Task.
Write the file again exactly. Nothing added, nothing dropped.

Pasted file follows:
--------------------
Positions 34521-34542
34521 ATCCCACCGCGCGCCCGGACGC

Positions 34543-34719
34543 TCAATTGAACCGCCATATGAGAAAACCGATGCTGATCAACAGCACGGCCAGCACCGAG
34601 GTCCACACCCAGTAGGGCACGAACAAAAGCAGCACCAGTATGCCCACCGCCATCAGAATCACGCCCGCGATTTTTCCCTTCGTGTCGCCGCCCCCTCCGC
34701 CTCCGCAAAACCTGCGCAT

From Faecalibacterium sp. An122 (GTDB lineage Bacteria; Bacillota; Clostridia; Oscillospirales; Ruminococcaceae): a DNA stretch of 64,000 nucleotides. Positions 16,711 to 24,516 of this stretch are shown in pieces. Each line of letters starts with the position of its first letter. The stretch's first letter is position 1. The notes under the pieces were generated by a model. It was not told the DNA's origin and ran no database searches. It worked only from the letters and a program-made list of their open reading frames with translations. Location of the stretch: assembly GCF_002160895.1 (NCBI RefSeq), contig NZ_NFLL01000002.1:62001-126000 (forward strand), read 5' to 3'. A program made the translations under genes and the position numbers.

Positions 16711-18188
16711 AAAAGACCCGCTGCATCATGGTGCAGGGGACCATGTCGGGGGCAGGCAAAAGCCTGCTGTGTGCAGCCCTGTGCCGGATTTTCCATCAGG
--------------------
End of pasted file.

Positions 34521-34542
34521 ATCCCACCGCGCGCCCGGACGC

Positions 34543-34719
34543 TCAATTGAACCGCCATATGAGAAAACCGATGCTGATCAACAGCACGGCCAGCACCGAG
34601 GTCCACACCCAGTAGGGCACGAACAAAAGCAGCACCAGTATGCCCACCGCCATCAGAATCACGCCCGCGATTTTTCCCTTCGTGTCGCCGCCCCCTCCGC
34701 CTCCGCAAAACCTGCGCAT

From Faecalibacterium sp. An122 (GTDB lineage Bacteria; Bacillota; Clostridia; Oscillospirales; Ruminococcaceae): a DNA stretch of 64,000 nucleotides. Positions 16,711 to 24,516 of this stretch are shown in pieces. Each line of letters starts with the position of its first letter. The stretch's first letter is position 1. The notes under the pieces were generated by a model. It was not told the DNA's origin and ran no database searches. It worked only from the letters and a program-made list of their open reading frames with translations. Location of the stretch: assembly GCF_002160895.1 (NCBI RefSeq), contig NZ_NFLL01000002.1:62001-126000 (forward strand), read 5' to 3'. A program made the translations under genes and the position numbers.

Positions 16711-18188
16711 AAAAGACCCGCTGCATCATGGTGCAGGGGACCATGTCGGGGGCAGGCAAAAGCCTGCTGTGTGCAGCCCTGTGCCGGATTTTCCATCAGG